The tunnel inside the third cave and behind the reclining Buddha statue there are entrances to a tunnel, which is said to be leading to the Kelaniya temple. Legend also states that this leads to the Kaduwakkalama via Kaduwela Rankadu Devalaya. It is said that a Portuguese slave lived in the cave. However, according to a resident bhikkhu of the temple, the legend mentions about a gold plate in the middle of this tunnel. “Some people, who were greedy for gold, went in search of it, but never returned. It is believed that they must have perished due to the lack of Oxygen inside the tunnel. So, now, the tunnel is sealed,” he added.

The longest cave inscription

The cave inscription, is considered as the longest and oldest inscription found in the Colombo district, can be seen near one of these Kataram carvings above the cave next to the Viharage. This inscription is written in Brahmi lettering. This states about a cave donated by the daughter of the King, ‘Mahabi’, and another cave named ‘Manapadassana’ donated by the son of ‘Parumuka Sumana’, ‘Sumana’.

Kataram of the cave temple

It is proof to say that 2500 years ago, a king ruled this area. According to Senarath Paranavithane, this stone inscription belongs between the third century B.C. to second century B.C. However, inscriptions talk about an anonymous king, who remains a mystery to-date. It is said that the person known as Sumana is Velusumana - one of the 10 great giants of King Dutugemunu.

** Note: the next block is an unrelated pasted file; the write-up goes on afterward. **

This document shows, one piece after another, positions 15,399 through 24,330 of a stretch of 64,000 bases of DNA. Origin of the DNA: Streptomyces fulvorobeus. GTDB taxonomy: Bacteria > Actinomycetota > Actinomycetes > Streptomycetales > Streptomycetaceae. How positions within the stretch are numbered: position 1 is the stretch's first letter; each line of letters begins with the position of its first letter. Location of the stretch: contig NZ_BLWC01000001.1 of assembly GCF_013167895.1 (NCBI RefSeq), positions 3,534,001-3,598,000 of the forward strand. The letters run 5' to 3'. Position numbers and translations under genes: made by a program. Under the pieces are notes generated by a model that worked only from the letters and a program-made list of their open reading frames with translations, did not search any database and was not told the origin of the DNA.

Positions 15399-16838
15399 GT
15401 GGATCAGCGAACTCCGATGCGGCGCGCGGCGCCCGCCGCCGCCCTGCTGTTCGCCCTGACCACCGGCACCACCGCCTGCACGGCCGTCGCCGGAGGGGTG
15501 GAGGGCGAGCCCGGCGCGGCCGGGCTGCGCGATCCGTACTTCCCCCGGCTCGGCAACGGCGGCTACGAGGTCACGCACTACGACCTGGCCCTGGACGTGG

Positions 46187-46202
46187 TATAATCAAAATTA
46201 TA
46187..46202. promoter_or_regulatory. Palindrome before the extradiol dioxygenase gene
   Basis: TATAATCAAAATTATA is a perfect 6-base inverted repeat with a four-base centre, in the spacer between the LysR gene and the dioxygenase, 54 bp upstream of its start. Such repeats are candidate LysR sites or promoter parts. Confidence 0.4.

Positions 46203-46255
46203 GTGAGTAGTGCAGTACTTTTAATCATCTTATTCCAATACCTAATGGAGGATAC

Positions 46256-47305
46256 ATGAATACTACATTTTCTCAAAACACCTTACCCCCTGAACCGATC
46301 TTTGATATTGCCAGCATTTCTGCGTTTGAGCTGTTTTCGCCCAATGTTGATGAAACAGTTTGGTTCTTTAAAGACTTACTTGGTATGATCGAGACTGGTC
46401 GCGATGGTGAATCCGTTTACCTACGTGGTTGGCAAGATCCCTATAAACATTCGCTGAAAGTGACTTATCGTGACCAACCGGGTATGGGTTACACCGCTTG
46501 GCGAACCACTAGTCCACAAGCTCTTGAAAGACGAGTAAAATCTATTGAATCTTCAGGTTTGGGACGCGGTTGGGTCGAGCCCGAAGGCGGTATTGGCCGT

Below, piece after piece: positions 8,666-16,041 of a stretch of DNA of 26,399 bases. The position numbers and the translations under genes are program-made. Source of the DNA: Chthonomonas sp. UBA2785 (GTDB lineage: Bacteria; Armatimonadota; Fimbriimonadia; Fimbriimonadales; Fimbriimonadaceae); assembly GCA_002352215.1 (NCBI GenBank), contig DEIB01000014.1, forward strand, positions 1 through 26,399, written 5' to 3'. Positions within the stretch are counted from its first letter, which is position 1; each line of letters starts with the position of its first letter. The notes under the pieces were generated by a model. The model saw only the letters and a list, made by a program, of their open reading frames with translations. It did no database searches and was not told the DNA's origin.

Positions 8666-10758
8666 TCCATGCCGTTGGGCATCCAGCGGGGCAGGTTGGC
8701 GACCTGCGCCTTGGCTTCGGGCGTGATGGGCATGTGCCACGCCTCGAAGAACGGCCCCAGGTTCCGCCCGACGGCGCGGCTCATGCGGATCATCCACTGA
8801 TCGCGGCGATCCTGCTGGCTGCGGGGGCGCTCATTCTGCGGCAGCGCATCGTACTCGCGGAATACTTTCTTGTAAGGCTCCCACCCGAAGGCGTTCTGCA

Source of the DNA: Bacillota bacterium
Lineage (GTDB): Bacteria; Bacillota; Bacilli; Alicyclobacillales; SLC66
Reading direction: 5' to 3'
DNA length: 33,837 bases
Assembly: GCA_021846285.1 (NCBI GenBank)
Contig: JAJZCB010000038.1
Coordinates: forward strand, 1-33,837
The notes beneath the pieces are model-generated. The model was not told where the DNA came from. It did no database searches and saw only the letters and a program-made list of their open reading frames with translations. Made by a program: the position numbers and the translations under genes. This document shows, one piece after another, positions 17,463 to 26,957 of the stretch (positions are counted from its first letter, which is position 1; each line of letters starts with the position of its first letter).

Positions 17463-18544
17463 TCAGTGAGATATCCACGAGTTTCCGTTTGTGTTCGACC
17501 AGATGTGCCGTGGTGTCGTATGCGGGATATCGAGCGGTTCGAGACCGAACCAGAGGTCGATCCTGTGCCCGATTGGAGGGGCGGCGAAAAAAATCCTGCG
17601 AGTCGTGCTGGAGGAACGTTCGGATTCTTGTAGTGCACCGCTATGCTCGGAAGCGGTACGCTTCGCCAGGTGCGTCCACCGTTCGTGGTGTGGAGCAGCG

“According to legend, during the Anuradhapura era, Viharamaha Devi, the daughter of King Kelanithissa and Sumana had attended a pooja at the Korathota temple. Later Sumana had become popular as Velusumana, because he had risked his life to bring some bees' honey from Anuradhapura to fulfil a pregnancy craving of the queen,” explained Habarakada Sumanasara Thera.

According to historians and archaeologists, Korathota Raja Maha Vihara had owned more than 3000 acres of land, which encompassed several tanks and a prosperous paddy cultivation. Apart from ancient artefacts, there are many animals roaming freely in the temple premises.

The peacock at the temple opens its decorative feathers very often. “When there is a crowd, it opens its feathers and shows off,” said the resident bhikkkhu.

The white porcupine is another attraction of the temple. In addition to these animals, there are deer, ducks, hens, turkey, and lovebirds. Korathota Raja Maha Vihara is one of the treasures of the country. It must be protected for posterity.

Though the caves are preserved with care, other parts of the temple are somewhat commercialised. With shops here and there, we were a bit confused at first whether we arrived at the correct temple. The area where the cave temples are situated is closed during the day and it is opened only around 2 pm.